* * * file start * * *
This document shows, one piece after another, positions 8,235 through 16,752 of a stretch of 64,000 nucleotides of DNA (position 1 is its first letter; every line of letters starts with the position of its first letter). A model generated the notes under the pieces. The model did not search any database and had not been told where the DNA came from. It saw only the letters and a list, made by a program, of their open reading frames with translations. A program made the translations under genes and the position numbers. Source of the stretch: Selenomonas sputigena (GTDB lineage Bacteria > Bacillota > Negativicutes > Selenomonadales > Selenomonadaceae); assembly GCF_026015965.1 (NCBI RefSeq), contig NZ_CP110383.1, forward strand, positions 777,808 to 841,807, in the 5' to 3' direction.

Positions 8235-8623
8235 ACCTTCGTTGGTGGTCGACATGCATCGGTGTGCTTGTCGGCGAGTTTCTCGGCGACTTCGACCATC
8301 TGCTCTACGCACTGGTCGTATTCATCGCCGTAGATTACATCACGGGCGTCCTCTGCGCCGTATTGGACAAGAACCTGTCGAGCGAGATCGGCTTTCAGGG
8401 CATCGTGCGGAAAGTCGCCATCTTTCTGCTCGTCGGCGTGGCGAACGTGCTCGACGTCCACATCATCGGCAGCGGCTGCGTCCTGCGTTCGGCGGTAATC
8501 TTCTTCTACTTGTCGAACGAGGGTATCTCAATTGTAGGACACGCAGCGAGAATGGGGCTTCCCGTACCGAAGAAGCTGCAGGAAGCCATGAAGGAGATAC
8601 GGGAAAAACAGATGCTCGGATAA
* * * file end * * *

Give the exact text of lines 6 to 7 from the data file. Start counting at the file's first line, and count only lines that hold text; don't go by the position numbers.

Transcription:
8501 TTCTTCTACTTGTCGAACGAGGGTATCTCAATTGTAGGACACGCAGCGAGAATGGGGCTTCCCGTACCGAAGAAGCTGCAGGAAGCCATGAAGGAGATAC
8601 GGGAAAAACAGATGCTCGGATAA